Abdullah Ocalan is sentenced to death. Many Europeans oppose the death
When the presiding judge at Kurdish leader Abdullah Ocalan's trial signed the death verdict June 28, he pointedly did not break the pen - a traditional symbol of a Turkish judge's regret at issuing a death sentence.
But Turkey's "trial of the century," which tried Mr. Ocalan for leading a 15-year fight for Kurdish autonomy that left 30,000 dead, is causing significant reckoning within the secular state. Much is at stake for Turkey, the eastern anchor of the NATO alliance, as it looks toward Europe and the West to define its future.
Turkey is still waiting to join the European Union, which would bolster Turkey's standing with the West and be a boon to its economy. After languishing for years, the application was put on hold in late 1997 - while several other countries were put on a fast-track admission process.
The EU has cited allegations of widespread human rights abuses - many of which have stemmed from the Kurdish conflict - as a key reason for denying Turkey admission.
Now, Turkey has not only convicted a Kurdish leader but has sentenced him to death - a penalty that has not been carried out in Turkey since 1984. Since Europeans tend to oppose the death penalty, Turkey's use of it may cause damage to its relations with Europe.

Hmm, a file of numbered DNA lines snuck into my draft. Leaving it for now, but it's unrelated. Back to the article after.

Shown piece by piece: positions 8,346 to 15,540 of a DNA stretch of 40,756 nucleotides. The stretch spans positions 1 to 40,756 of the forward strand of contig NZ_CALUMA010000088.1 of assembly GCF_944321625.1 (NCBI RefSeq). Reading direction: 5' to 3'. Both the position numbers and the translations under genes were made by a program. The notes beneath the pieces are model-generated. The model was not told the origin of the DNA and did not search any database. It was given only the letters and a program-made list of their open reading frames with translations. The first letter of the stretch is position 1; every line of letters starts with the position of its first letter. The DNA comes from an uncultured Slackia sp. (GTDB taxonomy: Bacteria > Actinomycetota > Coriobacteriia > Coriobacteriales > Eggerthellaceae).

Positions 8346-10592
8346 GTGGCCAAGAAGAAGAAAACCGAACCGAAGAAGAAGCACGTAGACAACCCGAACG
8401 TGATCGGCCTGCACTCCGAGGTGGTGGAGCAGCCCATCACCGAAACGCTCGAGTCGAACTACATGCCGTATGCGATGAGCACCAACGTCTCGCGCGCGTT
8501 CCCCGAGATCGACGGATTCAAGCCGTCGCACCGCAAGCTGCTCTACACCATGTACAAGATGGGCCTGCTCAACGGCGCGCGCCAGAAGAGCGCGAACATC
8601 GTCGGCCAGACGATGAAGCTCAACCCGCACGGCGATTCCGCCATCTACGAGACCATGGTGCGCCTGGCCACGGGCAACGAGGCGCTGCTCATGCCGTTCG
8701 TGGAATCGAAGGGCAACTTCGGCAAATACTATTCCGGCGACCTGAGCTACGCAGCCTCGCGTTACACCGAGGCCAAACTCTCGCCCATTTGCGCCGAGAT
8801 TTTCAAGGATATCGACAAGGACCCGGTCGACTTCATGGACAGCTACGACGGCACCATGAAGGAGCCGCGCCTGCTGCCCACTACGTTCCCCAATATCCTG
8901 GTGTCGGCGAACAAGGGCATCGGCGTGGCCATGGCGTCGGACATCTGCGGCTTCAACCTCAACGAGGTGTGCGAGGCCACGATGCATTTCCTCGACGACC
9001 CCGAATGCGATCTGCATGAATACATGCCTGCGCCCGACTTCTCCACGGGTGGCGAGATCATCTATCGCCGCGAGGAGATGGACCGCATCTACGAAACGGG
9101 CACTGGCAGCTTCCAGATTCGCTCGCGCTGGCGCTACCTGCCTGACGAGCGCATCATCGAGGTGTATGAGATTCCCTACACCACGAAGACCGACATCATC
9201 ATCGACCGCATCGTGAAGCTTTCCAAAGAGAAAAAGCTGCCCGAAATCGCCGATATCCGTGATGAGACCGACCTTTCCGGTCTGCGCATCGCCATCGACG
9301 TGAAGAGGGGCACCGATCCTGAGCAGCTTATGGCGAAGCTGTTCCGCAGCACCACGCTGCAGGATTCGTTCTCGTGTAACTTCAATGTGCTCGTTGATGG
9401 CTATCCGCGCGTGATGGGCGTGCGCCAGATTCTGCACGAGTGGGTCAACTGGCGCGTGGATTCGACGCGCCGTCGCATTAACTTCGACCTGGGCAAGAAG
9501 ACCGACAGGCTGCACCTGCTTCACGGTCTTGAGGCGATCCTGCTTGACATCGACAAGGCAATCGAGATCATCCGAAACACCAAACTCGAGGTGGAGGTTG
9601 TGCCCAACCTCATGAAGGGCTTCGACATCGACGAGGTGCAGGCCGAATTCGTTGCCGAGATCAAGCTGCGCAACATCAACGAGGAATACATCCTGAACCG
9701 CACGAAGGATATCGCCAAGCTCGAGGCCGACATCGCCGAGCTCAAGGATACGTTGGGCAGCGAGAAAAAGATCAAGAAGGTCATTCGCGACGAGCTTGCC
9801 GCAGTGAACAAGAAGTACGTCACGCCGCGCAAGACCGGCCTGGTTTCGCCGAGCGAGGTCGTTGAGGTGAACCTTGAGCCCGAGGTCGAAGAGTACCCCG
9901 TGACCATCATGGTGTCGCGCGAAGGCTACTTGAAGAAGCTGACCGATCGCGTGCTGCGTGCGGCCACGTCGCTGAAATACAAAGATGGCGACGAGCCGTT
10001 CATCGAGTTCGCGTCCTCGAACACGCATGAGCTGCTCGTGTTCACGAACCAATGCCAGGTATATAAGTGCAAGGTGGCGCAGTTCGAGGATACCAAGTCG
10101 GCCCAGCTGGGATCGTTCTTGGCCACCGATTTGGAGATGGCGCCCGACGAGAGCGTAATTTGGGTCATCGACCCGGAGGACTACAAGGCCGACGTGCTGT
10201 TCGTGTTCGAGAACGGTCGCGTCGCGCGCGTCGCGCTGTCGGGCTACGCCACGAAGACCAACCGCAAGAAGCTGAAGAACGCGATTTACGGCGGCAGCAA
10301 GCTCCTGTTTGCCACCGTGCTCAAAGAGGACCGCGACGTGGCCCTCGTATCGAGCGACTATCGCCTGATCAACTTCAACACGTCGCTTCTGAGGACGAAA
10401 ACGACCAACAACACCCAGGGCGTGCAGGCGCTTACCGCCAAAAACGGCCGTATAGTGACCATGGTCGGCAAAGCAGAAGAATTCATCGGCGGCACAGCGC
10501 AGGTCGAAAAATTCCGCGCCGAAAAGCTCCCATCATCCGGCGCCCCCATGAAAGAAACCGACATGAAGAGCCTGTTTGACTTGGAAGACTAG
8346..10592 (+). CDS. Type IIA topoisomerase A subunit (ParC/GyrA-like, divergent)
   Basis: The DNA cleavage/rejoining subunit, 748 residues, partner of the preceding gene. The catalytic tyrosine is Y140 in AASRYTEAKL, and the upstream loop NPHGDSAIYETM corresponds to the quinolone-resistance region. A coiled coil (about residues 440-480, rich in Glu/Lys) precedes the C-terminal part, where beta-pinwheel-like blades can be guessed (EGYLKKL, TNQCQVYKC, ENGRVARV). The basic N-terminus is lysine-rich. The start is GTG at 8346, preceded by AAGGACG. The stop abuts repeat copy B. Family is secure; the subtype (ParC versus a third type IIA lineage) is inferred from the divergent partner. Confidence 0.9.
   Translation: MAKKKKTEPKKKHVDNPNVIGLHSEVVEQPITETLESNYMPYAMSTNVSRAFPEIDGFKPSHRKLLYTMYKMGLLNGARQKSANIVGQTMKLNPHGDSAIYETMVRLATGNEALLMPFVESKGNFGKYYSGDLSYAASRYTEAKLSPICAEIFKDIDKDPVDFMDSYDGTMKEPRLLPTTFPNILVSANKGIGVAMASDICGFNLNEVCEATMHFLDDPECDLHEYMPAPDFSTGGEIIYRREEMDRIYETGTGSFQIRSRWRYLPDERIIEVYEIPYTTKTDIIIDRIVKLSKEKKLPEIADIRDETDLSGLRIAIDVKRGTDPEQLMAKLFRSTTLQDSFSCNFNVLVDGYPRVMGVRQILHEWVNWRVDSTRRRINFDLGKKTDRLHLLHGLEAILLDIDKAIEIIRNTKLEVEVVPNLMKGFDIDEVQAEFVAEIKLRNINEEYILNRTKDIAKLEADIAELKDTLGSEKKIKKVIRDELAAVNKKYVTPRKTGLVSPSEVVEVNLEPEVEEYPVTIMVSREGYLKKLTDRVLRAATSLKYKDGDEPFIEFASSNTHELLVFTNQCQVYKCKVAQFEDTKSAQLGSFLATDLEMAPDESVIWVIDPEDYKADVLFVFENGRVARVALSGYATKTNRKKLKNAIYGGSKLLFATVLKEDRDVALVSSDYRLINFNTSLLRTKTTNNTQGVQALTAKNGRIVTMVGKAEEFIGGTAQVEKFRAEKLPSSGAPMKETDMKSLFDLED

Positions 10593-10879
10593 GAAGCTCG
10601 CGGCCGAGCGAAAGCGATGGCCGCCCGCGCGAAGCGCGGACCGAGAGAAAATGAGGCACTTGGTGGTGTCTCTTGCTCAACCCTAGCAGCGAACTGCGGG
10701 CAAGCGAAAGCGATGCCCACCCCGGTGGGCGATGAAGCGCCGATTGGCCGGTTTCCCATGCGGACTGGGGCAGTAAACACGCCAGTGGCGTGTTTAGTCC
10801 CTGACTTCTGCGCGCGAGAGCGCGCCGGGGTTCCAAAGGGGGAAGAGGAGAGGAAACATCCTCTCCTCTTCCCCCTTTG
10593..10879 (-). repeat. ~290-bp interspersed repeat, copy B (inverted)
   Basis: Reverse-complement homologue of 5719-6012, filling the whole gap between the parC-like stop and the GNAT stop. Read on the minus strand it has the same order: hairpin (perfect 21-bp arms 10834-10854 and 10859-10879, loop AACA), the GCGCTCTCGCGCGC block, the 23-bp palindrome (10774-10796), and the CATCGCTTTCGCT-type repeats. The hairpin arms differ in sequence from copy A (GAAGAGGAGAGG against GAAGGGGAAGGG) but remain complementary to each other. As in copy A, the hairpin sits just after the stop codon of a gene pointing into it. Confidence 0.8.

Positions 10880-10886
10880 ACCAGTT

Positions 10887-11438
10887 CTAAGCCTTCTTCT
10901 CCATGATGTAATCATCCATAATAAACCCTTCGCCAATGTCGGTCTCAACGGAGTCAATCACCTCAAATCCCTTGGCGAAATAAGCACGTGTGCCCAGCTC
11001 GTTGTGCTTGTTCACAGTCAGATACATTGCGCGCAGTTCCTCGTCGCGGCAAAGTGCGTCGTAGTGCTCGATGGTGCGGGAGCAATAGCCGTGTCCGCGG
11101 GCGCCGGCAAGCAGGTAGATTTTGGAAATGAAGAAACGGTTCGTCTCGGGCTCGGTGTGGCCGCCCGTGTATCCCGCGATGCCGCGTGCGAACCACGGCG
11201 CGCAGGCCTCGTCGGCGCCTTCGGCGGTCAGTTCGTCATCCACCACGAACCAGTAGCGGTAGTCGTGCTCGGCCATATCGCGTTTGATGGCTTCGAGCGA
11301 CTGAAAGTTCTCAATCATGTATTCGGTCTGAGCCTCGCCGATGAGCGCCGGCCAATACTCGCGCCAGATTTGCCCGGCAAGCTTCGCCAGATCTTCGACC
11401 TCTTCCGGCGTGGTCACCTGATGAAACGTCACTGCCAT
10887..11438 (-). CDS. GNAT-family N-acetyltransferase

"Turkey now has to make a decision.... What kind of country will we be 10 or 20 years from now?" writes columnist Ismet Berkan in Istanbul's liberal daily Radikal. "If Turkey wants to stay a part of the democratic world, it has to accept that Kurds live in the country, and respect their desire to preserve their identity.... Hanging Apo [Ocalan] will make it harder to achieve this."
Ocalan has warned that if he is executed, violence will break out in Turkey, and his Kurdistan Workers Party (PKK) has said it will resort to "total war." Prior to the verdict, security was stepped up in Turkey and in capitals across Europe, where in February violent Kurdish protest broke out after Ocalan's capture by Turkish agents in Kenya.
"Opinion is divided," says Seyfi Tashan, the head of the Turkish Foreign Policy Institute in Ankara. "On one side is satisfying the vengeance of thousands of people whose sons died. But the Europeans are averse to the death penalty. It will be very difficult to balance the public desire with the interests of the Turkish state."